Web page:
You mean why we can say both Har du något paraply? and Har du ett paraply?
Maybe the question ought to be about why you can't say Have you any umbrella? in English. In the plural, it works the same in English as in Swedish, you can say both Do you have umbrellas? and Do you have any umbrellas? (Har ni paraplyer? and Har ni några paraplyer?)
The singular with 'any' tends to work well with abstract things, but not so well with physical objects (but it's probably even more complicated than that). – There's a difference in meaning between the two different versions in Swedish too. Har du något paraply? is somehow more hypothetical and 'open'.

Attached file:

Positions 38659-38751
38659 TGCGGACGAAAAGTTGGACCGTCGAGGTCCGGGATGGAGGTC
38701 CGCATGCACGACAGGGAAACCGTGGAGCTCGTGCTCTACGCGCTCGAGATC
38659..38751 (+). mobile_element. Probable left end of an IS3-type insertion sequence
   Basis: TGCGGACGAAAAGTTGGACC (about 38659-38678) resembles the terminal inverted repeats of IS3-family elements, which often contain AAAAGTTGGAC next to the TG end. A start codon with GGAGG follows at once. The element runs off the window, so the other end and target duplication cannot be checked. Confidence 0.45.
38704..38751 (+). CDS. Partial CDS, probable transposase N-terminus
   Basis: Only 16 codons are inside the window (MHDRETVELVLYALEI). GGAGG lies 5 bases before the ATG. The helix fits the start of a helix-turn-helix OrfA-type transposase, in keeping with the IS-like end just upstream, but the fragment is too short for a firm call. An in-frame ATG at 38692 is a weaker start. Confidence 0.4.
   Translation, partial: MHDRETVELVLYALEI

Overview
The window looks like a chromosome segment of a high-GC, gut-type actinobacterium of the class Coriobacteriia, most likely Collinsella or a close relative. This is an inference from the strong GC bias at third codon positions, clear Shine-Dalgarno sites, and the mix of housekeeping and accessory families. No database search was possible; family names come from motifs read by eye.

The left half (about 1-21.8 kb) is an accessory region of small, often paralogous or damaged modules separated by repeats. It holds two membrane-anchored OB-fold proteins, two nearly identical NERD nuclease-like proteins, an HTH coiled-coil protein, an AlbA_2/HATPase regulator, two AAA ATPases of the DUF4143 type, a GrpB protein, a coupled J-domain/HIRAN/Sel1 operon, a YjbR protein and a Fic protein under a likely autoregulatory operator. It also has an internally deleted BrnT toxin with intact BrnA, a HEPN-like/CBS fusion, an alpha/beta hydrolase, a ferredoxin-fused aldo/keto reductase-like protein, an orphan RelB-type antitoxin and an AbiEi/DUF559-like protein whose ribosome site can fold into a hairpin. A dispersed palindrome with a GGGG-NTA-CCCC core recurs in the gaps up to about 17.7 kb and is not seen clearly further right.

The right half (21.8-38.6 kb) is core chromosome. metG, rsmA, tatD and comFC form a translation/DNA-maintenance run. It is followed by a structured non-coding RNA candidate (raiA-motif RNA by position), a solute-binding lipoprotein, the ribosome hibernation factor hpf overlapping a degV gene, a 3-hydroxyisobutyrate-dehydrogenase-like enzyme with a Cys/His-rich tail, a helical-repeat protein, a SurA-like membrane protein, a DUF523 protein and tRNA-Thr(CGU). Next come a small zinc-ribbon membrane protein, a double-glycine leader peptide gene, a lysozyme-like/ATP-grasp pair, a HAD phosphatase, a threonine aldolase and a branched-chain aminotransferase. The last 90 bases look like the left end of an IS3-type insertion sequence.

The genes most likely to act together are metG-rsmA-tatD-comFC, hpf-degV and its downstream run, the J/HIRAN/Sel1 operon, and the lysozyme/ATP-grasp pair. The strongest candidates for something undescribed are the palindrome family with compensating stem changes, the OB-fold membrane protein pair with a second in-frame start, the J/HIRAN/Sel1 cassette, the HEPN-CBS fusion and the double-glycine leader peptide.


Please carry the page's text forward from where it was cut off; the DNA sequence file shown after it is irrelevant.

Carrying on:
Like many here, I'm also having a bit of a hard time wrapping my head around determiners. In this sentence, is the idea of 'något' more of 'any umbrella' or 'some particular umbrella?' Or am I just off-base with the question? Like, even though umbrella is a concrete noun, is the concept of 'any' at work here, kind of like how in English one can ask if a person has 'any idea?' To me, that is asking ' do you have (at least!) one of a variety of potentially existing ideas?' So, here it'd be 'do you have one of a variety of potentially existing umbrellas.' Or, is it asking if the person has a particular umbrella, like maybe their very own umbrella? Thanks!